Telephone Consultations

Seeing patients in the office is only part of medical care. Physicians in general, and primary care doctors in particular, spend every day significant amounts of time over the phone discussing with patients, pharmacies and other providers issues related to lab results, medication refills and other aspects related to patient care. It is not uncommon for me to spend up to two full hours a day dealing with such communications. While most are necessary and appropriate, some are not. Sometimes doctors receive calls from patients who self-diagnose themselves with bronchitis, for example, and ask for antibiotics to be called into their pharmacy, without being seen. While such a practice would save these patients the effort and cost of a doctor visit, it is not safe. Antibiotics are powerful medications, and their use need to be carefully weighed against their side effects, risks of resistance and clinical need. Refusing to prescribe medications in such a manner is likely to generate low satisfaction scores, while quality of care is enhanced.


Saying No To Disability Requests

You don't have to practice too long, as a physician, before you realize there are many people who don't like to work and seek your authority to use any real or imagined ailment they may have as a means to obtain assistance under disability laws. I remember the case of a young patient whose only health problem was addiction to methamphetamines and occasional seizures induced by abusing this drug. She thought this was good enough reason to request disability benefits, and kept coming back to me to request my support for it.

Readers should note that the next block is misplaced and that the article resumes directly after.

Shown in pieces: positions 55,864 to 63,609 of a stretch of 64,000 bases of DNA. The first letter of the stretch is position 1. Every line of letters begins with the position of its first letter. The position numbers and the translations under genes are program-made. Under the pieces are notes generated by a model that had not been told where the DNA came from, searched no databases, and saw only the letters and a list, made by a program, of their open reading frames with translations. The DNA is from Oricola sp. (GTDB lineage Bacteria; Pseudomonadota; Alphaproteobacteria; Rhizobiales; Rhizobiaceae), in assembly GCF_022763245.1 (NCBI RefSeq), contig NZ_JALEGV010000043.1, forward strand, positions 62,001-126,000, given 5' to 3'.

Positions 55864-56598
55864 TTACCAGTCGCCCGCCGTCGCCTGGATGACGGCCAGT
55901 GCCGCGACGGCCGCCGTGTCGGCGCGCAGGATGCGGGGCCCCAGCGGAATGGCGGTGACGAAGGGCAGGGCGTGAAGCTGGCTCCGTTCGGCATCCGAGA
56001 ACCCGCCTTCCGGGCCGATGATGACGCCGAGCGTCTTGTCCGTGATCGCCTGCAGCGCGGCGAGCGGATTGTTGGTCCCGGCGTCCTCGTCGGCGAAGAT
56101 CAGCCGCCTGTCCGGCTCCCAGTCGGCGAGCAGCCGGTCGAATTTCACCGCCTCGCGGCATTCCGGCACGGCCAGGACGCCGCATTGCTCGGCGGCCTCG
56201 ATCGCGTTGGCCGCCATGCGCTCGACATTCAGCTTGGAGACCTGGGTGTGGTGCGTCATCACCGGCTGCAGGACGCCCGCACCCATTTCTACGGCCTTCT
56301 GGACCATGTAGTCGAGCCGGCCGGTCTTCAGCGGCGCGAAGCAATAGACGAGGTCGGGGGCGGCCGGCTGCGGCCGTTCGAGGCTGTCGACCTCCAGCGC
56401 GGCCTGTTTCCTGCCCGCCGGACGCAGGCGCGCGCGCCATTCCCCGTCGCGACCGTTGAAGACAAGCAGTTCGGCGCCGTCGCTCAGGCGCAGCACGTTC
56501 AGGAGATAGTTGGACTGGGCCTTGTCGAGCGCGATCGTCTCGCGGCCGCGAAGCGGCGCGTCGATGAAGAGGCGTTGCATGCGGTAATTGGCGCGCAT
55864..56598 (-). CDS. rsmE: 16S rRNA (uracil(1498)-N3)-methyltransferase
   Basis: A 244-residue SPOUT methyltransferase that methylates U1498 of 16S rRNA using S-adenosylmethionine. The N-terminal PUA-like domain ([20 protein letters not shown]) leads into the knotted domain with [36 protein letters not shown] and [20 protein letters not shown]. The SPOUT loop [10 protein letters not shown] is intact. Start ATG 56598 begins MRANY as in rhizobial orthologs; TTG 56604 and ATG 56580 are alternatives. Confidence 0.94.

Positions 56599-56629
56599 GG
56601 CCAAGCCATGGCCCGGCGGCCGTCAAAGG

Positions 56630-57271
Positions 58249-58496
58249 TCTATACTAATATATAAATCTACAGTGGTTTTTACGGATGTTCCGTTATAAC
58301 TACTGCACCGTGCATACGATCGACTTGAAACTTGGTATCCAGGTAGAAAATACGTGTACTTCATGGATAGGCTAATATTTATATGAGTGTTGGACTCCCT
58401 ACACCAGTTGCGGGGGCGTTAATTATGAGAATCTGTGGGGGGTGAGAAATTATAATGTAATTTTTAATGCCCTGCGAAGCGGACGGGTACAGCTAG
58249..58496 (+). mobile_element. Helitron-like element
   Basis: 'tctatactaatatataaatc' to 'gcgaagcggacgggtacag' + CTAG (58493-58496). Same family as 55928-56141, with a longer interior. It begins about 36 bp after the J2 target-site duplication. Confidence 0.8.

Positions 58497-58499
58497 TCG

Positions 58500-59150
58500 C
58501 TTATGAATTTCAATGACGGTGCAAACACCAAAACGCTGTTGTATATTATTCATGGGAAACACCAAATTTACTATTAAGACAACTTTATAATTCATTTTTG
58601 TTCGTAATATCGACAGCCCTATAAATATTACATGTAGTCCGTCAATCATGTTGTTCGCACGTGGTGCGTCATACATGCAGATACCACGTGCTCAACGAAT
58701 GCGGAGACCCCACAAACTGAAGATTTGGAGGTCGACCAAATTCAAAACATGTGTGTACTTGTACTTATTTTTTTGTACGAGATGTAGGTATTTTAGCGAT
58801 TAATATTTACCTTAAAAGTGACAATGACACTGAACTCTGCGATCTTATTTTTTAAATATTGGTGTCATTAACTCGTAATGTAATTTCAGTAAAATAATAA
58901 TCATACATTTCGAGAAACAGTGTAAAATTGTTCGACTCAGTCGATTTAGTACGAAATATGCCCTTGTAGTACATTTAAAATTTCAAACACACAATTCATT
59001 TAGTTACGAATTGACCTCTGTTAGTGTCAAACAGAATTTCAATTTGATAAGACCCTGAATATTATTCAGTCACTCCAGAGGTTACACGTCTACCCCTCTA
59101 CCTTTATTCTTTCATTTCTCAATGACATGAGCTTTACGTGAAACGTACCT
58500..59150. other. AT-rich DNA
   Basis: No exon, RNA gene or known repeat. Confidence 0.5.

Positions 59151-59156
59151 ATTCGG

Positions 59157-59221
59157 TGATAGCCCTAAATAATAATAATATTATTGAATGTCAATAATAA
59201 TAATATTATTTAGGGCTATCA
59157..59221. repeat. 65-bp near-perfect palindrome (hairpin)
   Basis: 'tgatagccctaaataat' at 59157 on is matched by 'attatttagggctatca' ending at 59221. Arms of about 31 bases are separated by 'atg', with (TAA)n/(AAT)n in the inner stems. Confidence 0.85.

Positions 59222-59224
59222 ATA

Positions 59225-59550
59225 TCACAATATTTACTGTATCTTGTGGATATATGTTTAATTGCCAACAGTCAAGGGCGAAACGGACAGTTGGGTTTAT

Saying no to unsubstantiated requests for disability is very likely to result in low patient satisfaction scores, but it will most definitely save the society a lot of money.

Taking Away Driving Privileges

In a country like the US, where the ability to drive a car is such an important part of daily life and individual independence, having this privilege taken away can be quite traumatic. Yet there are circumstances when, as a physician, I have to advise patients it is better to give their care keys away. Sometimes I have had to call DMV and ask them to revoke a patient's driving license, as they were not willing to give their keys away. Again, such encounters are not likely to reflect high satisfaction scores when these patients are solicited to rate their experience with their doctor, yet the quality of care has not been compromised in any way.

Satisfied Patients Die Sooner

I know some of you may be thinking: "Sure, you are a doctor, no wonder you are biased when it comes to patient satisfaction". I understand that. I want to say two things to answer this.

First, I don't want to give the impression here that I don't value patient satisfaction, or that it should be completely disregarded. What I'm trying to say is that, while patient satisfaction is important, it is not the best measure of quality of care, and in some instances, some of which I tried to illustrate above, it can actually be counter-productive to use it for such a purpose.

Second, I would like to quote a large study just published in the Archives of Internal Medicine, entitled The Cost of Satisfaction. Nearly 52,000 people were followed for 7 years, during which time their satisfaction with their medical providers was measured, as was their use of medical resources and mortality rates. The results? Not very reassuring:

"...higher patient satisfaction was associated with less emergency department use but with greater inpatient use, higher overall health care and prescription drug expenditures, and increased mortality". (emphasis mine)

If you care curious about the exact figures in the study above, satisfied patients were 26% more likely to die sooner.

Dr. Gily Ionescu MS, MD.